At 95, former president is still determined to hold class at Plains, Georgia, Baptist church.
There aren’t too many 95-year-olds teaching Sunday school and doing carpentry. One who is—former U.S. President Jimmy Carter—apparently is not letting a recent hospitalization get in the way.
Carter took a tumble—the second this month—in his home in Plains, Georgia, October 21. CNN reported at first that Carter will miss class again this coming Sunday.
“Due to President Carter’s fall, he will not be teaching Sunday School this Sunday, Nov 3rd,” said Maranatha Baptist Church in Plains on Monday. Carter has taught there for several years. “We welcome and encourage you to still come worship with us as his niece Kim Fuller fills in for him. She will deliver a message just as inspiring as her uncle. Please pray for President Carter and his family during his healing process.”
But then the church reversed itself on Tuesday.
“We are proud and relieved to announce President Carter has changed his mind and decided that he feels well enough to to teach,” the church wrote on Facebook. “Please join us to welcome him back! We will live stream for those who can’t be with us.”
The church’s pastor, Tony Lowden, said last week that Carter was in “great spirits” and that the two prayed together, according to CNN. “He’s down that he can’t teach Sunday school,” Lowden said after Carter missed classes last week.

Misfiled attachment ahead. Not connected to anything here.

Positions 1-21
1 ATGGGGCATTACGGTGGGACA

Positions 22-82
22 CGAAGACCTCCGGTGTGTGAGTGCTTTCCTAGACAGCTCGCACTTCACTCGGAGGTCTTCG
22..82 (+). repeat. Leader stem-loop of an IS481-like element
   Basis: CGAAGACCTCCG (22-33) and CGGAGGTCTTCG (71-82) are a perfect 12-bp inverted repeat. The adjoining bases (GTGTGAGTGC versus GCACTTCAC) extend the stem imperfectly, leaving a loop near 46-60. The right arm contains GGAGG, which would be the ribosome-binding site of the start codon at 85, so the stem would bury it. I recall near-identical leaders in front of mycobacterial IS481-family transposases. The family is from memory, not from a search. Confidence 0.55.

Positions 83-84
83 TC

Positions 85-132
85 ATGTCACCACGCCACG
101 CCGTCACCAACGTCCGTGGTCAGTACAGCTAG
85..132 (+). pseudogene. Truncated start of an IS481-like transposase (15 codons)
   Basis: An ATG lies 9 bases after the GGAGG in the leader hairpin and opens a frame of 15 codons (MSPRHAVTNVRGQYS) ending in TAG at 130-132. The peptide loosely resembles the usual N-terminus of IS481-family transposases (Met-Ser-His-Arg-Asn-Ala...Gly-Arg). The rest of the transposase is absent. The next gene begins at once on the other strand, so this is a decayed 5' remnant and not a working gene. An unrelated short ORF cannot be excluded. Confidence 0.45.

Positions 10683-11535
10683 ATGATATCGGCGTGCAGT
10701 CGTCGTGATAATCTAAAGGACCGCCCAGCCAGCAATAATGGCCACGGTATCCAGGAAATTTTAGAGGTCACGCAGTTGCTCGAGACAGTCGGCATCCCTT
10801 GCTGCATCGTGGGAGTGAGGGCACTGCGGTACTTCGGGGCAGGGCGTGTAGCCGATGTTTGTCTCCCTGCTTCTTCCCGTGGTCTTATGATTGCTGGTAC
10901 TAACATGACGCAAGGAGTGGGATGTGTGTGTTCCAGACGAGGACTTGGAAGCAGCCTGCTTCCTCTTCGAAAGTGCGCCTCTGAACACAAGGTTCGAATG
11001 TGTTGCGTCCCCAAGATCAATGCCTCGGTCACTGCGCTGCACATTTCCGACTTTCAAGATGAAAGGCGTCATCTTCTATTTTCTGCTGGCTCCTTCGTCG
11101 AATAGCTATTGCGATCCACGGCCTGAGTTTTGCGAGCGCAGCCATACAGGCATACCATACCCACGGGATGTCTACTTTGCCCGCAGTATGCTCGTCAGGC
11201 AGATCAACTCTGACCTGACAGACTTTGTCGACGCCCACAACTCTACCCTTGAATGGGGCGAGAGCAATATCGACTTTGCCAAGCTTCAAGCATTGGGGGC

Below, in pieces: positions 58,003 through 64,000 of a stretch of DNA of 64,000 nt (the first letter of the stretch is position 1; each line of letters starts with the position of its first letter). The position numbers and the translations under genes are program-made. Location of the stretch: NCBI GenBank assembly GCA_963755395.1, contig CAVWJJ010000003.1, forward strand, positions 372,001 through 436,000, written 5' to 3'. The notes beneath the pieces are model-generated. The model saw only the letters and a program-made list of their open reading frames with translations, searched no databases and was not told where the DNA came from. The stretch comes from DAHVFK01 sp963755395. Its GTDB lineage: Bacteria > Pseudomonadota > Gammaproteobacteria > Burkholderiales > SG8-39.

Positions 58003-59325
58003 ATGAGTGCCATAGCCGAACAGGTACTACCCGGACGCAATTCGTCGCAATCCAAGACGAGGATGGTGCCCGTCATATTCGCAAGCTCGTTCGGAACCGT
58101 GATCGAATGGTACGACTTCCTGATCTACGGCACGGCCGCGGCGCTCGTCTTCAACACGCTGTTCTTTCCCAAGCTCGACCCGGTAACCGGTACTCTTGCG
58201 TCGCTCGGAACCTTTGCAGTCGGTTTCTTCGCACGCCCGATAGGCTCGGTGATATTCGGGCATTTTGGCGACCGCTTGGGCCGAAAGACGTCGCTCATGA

The one-term president, who served from 1977 to 1981, was awarded the Nobel Peace Prize in 2002 for his work with the Carter Center to promote and expand human rights and fight disease.
Last week, he was admitted to Phoebe Sumter Medical Center for a minor pelvic fracture, said Deanna Congileo, director of communications for the Carter Center. On Thursday, October 24, the Carter Center announced that he had been released.
“He is looking forward to continuing to recuperate at his home in Plains, Georgia, and thanks everyone for their kind wishes,” Congileo said in a statement.
Shortly after turning 95 on October 1, Carter fell and hit his head while getting ready for church, requiring 14 stitches above his brow. In spite of that, he still traveled to Nashville that afternoon for a week of building houses with Habitat for Humanity, which provides homes for poor people and with which Carter has worked for many years.
In December 2015, after months of treatment for melanoma in his brain and liver, Carter announced that scans found no traces of cancer in his body.